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I have a big problem to solve this system:

$\Delta f-hf^2=0$

$p|\nabla f|^2+hf^3=0$

where $h$ and $p$ are constants (with $h \neq0$ and $p \neq0$ and $\neq -1$), $f$ is a scalar function defined on a 3-manifold ($f:M \rightarrow \mathbb{R}^3$, where $M$ is a 3-manifold not compact), $\Delta f$ is Laplacian of $f$ and $\nabla f$ is the gradient of $f$, for the metric $g$ (where $g$ is the metric of $M$).

Should I find $f$ and $g$..is it possible? excluding cases of flat metric $g$, are there solutions?

Professor Robert Bryant has found the solution here (where $M$ is a 2-manifold): Pde system problem

EDITED AFTER Thomas Richard's comment

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    $\begingroup$ If M is compact and $p\neq 1$ the only global solutions are constants : combining the two equations one gets $f\Delta f+p|\nabla f|^2=0$, which gives after integration by parts that : $(p-1)\int_M|\nabla f|^2dv_g=0$. $\endgroup$ – Thomas Richard Jun 20 at 14:42
  • $\begingroup$ @Thomas Richard - Thank you very much, but $M$ is not compact and $p \neq 0$ and $p \neq -1$ $\endgroup$ – exxxit8 Jun 20 at 14:56
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There are plenty of solutions that are not flat. In fact, the general solution (up to diffeomorphism) depends on two functions of three variables. Here is how one can write them down:

First, since $p$ and $h$ are nonzero, we can write $f$ in the form $f = -(p/h)x$ where $x$ is now a function on $M$ that satisfies the system $$ \Delta x + p\,x^2 = |\nabla x|^2 - x^3 = 0.\tag1 $$ Conversely, if $x$ satisfies this system, then $f = -(p/h)x$ satisfies the original system.

Now, applying a moving frame analysis to the system $(1)$, it is easy to show that any point in the open set $U\subset M$ on which $x$ is nonzero (and therefore positive) has a neighborhood $V$ on which there exist coordinates $(x,y,z)$ and functions $E(x,y,z)$, $F(x,y,z)$, and $G(x,y,z)$ that satisfy $EG-F^2 = 1$ such that $g$ on $V$ can be written in the form $$ g = \frac{{\mathrm{d}x}^2}{x^3} + x^{p-3/2}\bigl(E\,\mathrm{d}y^2 + 2F\,\mathrm{d}y\,\mathrm{d}z + G\,\mathrm{d}z^2\bigr). $$ (The coordinates $(x,y,z)$ are not unique but $x$ is (of course) and $\mathrm{d}y\wedge\mathrm{d}z$ is uniquely defined up to sign, since it is the area form associated to the (degenerate) quadratic form $x^{-(p+3/2)}\bigl(x^3\,g - \mathrm{d}x^2\bigr)$. Thus, the ambiguity in the choice of coordinates is essentially one function of two variables.)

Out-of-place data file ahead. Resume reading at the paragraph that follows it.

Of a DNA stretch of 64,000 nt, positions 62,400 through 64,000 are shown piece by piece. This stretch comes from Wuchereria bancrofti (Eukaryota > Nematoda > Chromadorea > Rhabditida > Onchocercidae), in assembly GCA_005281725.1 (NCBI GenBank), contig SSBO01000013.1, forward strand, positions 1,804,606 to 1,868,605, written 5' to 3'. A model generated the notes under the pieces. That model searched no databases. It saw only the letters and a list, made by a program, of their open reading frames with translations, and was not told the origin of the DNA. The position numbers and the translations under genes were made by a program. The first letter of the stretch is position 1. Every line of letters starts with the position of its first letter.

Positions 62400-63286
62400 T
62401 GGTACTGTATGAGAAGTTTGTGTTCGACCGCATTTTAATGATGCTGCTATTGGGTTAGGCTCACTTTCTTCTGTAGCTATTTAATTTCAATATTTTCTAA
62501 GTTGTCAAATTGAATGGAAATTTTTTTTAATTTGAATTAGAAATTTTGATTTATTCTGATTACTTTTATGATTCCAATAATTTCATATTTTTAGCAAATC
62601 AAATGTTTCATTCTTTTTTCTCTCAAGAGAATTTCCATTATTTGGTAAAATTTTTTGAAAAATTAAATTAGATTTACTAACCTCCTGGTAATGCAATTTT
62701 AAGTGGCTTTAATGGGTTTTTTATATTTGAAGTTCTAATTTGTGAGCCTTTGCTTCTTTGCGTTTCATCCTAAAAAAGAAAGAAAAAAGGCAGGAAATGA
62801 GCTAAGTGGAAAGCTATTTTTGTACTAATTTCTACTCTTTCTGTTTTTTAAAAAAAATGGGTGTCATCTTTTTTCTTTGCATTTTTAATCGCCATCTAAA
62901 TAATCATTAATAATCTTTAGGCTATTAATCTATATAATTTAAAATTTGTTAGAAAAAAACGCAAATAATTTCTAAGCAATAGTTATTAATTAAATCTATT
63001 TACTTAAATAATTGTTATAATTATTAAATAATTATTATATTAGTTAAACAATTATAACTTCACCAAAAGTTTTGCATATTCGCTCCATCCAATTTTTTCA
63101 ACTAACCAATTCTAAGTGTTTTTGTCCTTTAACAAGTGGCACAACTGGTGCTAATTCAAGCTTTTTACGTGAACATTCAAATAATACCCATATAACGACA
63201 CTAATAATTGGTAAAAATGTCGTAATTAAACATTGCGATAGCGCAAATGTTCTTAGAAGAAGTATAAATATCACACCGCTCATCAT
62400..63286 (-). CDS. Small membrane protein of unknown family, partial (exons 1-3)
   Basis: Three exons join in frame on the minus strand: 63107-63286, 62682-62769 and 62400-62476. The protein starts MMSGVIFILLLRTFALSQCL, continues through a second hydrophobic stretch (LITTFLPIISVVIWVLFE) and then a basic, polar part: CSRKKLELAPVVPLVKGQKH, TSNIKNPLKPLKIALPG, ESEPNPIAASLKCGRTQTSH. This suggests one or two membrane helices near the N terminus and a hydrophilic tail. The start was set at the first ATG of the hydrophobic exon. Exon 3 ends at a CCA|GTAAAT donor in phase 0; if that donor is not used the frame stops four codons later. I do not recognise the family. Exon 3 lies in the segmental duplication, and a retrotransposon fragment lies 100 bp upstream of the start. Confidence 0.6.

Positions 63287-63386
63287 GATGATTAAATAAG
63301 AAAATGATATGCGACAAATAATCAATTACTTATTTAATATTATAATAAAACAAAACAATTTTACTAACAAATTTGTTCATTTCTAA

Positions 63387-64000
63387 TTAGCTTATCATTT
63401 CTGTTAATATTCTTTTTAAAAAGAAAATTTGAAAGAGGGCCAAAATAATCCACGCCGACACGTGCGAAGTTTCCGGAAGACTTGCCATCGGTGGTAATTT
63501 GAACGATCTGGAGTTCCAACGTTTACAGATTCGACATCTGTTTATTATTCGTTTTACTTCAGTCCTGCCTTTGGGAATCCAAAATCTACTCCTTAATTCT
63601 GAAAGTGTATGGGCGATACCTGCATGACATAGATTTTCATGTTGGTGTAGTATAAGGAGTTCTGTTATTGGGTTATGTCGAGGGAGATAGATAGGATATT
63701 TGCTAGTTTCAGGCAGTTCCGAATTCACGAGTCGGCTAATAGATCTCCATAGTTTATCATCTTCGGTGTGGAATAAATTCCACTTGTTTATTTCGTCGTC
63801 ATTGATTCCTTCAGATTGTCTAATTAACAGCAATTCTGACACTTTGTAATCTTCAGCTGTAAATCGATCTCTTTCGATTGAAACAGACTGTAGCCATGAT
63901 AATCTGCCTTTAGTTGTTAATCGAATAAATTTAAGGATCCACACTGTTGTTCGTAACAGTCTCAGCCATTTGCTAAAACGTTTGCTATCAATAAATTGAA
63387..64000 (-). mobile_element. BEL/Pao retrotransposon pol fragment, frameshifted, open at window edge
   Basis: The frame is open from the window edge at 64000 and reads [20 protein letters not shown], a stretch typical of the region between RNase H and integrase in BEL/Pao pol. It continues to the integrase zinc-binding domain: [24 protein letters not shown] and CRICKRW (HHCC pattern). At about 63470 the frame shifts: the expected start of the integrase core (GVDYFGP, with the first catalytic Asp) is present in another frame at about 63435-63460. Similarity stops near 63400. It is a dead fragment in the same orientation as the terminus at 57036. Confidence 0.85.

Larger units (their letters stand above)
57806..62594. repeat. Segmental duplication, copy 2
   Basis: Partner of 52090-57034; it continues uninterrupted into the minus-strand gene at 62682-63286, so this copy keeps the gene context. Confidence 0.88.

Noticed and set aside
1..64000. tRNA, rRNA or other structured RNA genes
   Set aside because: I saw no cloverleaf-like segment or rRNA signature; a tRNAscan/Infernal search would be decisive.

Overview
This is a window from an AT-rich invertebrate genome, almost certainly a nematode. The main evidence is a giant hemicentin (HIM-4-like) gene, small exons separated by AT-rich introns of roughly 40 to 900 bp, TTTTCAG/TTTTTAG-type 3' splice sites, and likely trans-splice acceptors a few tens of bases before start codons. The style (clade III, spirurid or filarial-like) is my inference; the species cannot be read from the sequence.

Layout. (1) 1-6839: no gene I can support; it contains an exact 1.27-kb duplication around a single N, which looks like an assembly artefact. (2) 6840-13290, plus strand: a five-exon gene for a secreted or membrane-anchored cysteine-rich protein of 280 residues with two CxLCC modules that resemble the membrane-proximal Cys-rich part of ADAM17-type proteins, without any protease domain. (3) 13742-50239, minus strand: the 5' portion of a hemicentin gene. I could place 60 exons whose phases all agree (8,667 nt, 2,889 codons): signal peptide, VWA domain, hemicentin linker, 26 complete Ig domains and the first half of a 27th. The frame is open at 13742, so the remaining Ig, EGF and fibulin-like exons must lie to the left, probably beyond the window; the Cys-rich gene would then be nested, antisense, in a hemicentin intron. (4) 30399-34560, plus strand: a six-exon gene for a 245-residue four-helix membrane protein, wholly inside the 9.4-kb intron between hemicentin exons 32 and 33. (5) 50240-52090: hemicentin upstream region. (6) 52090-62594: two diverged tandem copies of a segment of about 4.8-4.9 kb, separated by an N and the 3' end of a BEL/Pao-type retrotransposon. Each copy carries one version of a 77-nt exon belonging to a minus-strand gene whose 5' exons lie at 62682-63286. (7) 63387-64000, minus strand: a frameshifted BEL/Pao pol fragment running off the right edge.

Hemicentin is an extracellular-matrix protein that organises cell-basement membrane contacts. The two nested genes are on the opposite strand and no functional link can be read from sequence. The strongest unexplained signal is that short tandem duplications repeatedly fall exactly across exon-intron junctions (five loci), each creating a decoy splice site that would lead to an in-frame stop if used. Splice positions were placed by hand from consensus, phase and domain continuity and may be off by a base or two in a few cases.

Conversely, for any $E$, $F$, and $G$ on a domain in $\mathbb{R}^+\times \mathbb{R}^2$ satisfying $EG-F^2 = 1$, the above formula gives a metric that will have the property that the pair $(g,x)$ satisfy $(1)$.

Addendum: In response to a question, I realized that there is a simpler way to derive the above local normal form than using moving frames, so here it is. Assume that $(g,x)$ are a metric and positive function on $M^3$ satisfying $(1)$. The second equation of $(1)$ implies that the $1$-form $\omega_1 = x^{-3/2}\,\mathrm{d}x$ has $g$-norm equal to $1$, so, locally, we can write $g = {\omega_1}^2+{\omega_2}^2+{\omega_3}^2$, where the $\omega_i$ are an orthonormal coframing. For simplicity, fix the orientation of $M$ so that the $\omega_i$ are an oriented orthonormal coframing, and let $\ast_g$ denote the Hodge star operator of $g$ in this orientation. Thus, $\ast_g\omega_1 = \omega_2\wedge\omega_3$ and $\ast_g1 = \omega_1\wedge\omega_2\wedge\omega_3$ is the volume form. Then, by the definition of the Laplacian with respect to $g$, $\mathrm{d}(\ast_g\mathrm{d}x) = -\Delta x\,\,{\ast_g}1$.

Using the equations $(1)$, we have $\mathrm{d} x = x^{3/2}\,\omega_1$, so $$ \mathrm{d}(x^{3/2}\,\omega_2{\wedge}\omega_3) = \mathrm{d}\bigl(x^{3/2}\,\,{\ast_g}\omega_1\bigr) = \mathrm{d}(\ast_g\mathrm{d}x) = -\Delta x\,\,{\ast_g}1 \\ = px^2\,\omega_1{\wedge}\omega_2{\wedge}\omega_3 = p \frac{\mathrm{d}x}{x} \wedge \bigl(x^{3/2}\,\omega_2{\wedge}\omega_3\bigr). $$ Consequently, $\mathrm{d}(x^{3/2-p}\,\omega_2{\wedge}\omega_3)=0$. Thus, locally, one can write $$ x^{3/2-p}\,\omega_2{\wedge}\omega_3 = \mathrm{d}y\wedge\mathrm{d}z\tag2 $$ for some functions $y$ and $z$. Since $\omega_1\wedge\omega_2\wedge\omega_3= x^{p-3}\, \mathrm{d}x\wedge\mathrm{d}y\wedge\mathrm{d}z$ does not vanish, it follows that $x$, $y$, and $z$ are local coordinates on $M$. Finally, $(2)$ implies that $$ {\omega_2}^2+{\omega_3}^2 = x^{p-3/2}\bigl(E\,\mathrm{d}y^2 + 2F\,\mathrm{d}y\,\mathrm{d}z + G\,\mathrm{d}z^2\bigr) $$ for some functions $E$, $F$, and $G$ on the domain of the coordinate chart $(x,y,z)$ that satisfy $EG-F^2 = 1$.

Note that the same technique allows one to write down the solution pairs $(g,x)$ to $(1)$ in any dimension at least two (not just three).

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    $\begingroup$ Thank you very much for your precious help! so, if I understand correctly, any $E$, $F$ and $G$ that satisfy $EG-F^2=1$ and $x$ positive function (chosen as desired), will be a pair $(g, x)$ that satisfies (1). Is that so? $\endgroup$ – exxxit8 Jun 22 at 17:27
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    $\begingroup$ @exxxit8: Yes, that is correct. $\endgroup$ – Robert Bryant Jun 22 at 17:50
  • $\begingroup$ Thank you very much for your comprehensive explanation $\endgroup$ – exxxit8 Jun 26 at 8:39

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